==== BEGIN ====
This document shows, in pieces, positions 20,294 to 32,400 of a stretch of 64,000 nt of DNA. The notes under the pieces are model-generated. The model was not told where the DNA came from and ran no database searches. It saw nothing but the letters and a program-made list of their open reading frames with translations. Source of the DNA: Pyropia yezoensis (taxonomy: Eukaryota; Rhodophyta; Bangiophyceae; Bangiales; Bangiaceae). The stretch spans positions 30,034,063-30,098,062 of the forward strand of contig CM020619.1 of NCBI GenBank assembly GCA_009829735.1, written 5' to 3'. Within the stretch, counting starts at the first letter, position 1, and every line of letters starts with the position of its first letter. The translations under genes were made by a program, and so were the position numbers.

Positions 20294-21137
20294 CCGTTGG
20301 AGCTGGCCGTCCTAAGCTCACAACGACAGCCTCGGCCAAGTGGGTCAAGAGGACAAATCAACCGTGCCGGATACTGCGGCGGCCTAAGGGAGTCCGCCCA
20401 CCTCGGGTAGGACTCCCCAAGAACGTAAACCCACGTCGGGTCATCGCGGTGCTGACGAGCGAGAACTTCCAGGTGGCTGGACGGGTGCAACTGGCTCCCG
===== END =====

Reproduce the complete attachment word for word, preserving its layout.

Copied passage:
This document shows, in pieces, positions 20,294 to 32,400 of a stretch of 64,000 nt of DNA. The notes under the pieces are model-generated. The model was not told where the DNA came from and ran no database searches. It saw nothing but the letters and a program-made list of their open reading frames with translations. Source of the DNA: Pyropia yezoensis (taxonomy: Eukaryota; Rhodophyta; Bangiophyceae; Bangiales; Bangiaceae). The stretch spans positions 30,034,063-30,098,062 of the forward strand of contig CM020619.1 of NCBI GenBank assembly GCA_009829735.1, written 5' to 3'. Within the stretch, counting starts at the first letter, position 1, and every line of letters starts with the position of its first letter. The translations under genes were made by a program, and so were the position numbers.

Positions 20294-21137
20294 CCGTTGG
20301 AGCTGGCCGTCCTAAGCTCACAACGACAGCCTCGGCCAAGTGGGTCAAGAGGACAAATCAACCGTGCCGGATACTGCGGCGGCCTAAGGGAGTCCGCCCA
20401 CCTCGGGTAGGACTCCCCAAGAACGTAAACCCACGTCGGGTCATCGCGGTGCTGACGAGCGAGAACTTCCAGGTGGCTGGACGGGTGCAACTGGCTCCCG